Antalgic Lean (Disc protrusion medial to nerve root)
  • Positive Sign: If the disc protrusion is medial to the nerve root, the patient will lean toward the side of pain.
  • Leaning towards the side of the lesion pulls the nerve laterally away from the disc defect, reducing pressure on the nerve root.
antalgic lean disc protrusion central to nerve root
Antalgic Lean (Disc protrusion central to nerve root)
  • Positive Sign: If the disc protrusion is central to the nerve root, the patient may assume a flexed posture.
  • Leaning forward puts the posterior portion of the disc under traction, which can reduce the surface area of the disc that comes into contact with the nerve.
kemp s test
Kemp’s Test
  • Procedure: Patient seated or standing. Stabilize the PSIS with one hand. Reach around the patient with the other hand and passively bend the dorsolumbar spine obliquely backward.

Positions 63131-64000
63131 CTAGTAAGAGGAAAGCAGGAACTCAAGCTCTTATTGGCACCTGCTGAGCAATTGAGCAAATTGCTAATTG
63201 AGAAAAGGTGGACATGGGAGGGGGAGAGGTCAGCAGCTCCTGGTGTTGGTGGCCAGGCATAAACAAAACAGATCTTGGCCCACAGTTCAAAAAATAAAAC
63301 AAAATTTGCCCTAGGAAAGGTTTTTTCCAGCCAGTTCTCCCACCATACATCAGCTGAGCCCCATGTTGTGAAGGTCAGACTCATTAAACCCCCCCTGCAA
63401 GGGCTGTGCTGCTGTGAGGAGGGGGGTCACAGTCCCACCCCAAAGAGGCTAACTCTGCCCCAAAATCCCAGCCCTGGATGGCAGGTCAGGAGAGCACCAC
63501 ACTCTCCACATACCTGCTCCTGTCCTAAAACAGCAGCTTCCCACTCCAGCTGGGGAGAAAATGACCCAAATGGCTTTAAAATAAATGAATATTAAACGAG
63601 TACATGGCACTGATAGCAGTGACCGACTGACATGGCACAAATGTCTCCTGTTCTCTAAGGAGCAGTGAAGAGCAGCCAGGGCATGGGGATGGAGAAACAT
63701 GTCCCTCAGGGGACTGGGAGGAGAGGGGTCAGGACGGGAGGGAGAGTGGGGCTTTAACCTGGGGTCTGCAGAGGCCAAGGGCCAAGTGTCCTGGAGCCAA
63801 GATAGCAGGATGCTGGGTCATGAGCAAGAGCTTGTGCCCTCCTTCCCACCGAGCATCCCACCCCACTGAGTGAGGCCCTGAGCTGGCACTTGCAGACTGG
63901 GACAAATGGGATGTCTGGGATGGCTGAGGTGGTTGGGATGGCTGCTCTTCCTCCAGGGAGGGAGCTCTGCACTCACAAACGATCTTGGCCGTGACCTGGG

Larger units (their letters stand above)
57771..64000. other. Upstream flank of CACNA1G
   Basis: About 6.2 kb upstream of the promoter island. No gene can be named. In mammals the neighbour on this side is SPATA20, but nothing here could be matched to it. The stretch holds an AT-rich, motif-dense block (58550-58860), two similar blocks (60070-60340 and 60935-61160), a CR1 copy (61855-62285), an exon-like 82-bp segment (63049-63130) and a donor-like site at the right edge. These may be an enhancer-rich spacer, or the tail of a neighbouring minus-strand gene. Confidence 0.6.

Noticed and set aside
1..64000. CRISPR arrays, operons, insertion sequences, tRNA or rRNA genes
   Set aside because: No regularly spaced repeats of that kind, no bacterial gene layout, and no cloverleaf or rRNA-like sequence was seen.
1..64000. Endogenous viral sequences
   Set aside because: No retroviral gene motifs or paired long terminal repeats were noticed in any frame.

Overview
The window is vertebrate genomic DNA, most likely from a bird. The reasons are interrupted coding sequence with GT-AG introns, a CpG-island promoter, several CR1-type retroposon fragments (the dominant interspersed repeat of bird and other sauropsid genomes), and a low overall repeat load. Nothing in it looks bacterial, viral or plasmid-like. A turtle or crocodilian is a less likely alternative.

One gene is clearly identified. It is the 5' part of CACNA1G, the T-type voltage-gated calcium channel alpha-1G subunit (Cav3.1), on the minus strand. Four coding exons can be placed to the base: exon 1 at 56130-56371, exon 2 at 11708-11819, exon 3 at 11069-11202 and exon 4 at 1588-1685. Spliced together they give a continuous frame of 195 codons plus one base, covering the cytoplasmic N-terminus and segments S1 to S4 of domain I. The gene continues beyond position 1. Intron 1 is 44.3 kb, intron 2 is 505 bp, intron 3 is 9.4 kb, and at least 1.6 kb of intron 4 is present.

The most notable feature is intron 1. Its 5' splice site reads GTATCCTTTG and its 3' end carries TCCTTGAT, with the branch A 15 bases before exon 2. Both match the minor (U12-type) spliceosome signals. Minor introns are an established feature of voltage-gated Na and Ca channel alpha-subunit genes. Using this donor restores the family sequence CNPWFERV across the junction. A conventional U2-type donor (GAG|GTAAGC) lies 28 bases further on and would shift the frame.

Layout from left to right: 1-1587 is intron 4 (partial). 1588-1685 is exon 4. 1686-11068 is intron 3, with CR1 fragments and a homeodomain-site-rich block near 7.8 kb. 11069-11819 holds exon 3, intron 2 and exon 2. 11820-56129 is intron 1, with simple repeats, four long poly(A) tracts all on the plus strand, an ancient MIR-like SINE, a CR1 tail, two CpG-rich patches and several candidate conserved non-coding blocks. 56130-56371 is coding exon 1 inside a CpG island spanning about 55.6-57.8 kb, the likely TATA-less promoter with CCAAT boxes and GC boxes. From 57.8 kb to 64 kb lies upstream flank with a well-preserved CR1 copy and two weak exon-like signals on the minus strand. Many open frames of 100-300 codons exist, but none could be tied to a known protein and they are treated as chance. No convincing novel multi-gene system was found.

• Positive Test: Pain in the lower back is a positive test for lumbar spasm or facet capsulitis. Radicular pain suggests a disc lesion.
space occupying lesions
Space-Occupying Lesions
  • Space-occupying lesions can consist of the following:
    • Disc defect, degenerative change, synovial cyst, fracture, tumor, or some combination of these factors.
  • Space-occupying lesions can lead to spinal stenosis.
    • Narrowing of the tubular structures of the spine.
    • Naorrowing of the central canal, lateral recess, or intervertebral foramen.
space occupying lesions36
Space-Occupying Lesions
  • Clinical Signs and Symptoms
    • Lower back pain
    • Lower extremity radicular pain
    • Lower extremity weakness
    • Loss of lower extremity reflexes
    • Loss of lower extremity sensation
valsalva s maneuver
Valsalva’s Maneuver
  • Procedure: Instruct the seated patient to bear down as if straining at stool. Concentrate the stress at the lumbar region. Ask if pain is increased and have the patient point to it.